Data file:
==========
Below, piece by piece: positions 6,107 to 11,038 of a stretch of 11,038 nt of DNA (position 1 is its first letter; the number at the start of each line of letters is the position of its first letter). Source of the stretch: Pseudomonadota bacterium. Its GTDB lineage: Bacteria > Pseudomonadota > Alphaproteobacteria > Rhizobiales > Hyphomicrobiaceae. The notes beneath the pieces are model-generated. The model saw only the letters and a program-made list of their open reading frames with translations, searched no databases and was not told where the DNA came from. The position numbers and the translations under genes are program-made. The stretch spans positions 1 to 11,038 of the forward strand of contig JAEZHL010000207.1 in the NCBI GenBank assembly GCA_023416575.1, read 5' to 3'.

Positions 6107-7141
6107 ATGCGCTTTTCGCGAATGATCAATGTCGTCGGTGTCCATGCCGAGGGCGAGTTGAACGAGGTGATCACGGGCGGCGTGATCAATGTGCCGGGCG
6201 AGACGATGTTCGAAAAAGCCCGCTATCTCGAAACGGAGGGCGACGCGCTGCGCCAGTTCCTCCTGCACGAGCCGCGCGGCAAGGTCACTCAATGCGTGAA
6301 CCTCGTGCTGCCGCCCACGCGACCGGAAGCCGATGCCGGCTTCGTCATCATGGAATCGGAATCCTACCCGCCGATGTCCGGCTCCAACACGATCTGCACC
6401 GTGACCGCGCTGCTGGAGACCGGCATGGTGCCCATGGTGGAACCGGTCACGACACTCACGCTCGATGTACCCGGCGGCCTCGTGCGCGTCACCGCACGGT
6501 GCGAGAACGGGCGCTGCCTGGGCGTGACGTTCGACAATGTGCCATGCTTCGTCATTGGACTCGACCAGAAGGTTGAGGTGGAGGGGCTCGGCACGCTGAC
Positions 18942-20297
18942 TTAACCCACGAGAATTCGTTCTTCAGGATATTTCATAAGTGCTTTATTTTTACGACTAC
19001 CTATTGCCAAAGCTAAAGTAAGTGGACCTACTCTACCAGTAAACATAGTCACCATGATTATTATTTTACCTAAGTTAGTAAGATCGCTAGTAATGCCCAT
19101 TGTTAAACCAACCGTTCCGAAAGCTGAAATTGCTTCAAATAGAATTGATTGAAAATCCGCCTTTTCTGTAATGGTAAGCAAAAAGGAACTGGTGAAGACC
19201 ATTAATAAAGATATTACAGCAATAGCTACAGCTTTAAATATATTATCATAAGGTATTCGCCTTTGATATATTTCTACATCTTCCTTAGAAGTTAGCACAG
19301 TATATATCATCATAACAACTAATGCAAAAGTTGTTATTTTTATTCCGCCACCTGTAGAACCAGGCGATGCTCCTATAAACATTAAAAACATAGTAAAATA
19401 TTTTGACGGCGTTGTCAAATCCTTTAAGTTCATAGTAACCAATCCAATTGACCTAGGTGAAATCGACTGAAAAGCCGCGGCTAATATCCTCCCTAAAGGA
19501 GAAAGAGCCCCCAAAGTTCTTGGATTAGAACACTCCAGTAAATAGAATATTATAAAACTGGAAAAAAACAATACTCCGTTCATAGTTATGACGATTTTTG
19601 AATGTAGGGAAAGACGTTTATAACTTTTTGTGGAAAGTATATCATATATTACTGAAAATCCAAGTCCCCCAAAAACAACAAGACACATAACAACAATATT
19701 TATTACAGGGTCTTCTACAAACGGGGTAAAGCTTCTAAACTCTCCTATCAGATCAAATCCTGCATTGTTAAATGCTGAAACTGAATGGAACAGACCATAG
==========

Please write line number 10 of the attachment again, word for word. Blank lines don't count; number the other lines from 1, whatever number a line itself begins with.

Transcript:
19001 CTATTGCCAAAGCTAAAGTAAGTGGACCTACTCTACCAGTAAACATAGTCACCATGATTATTATTTTACCTAAGTTAGTAAGATCGCTAGTAATGCCCAT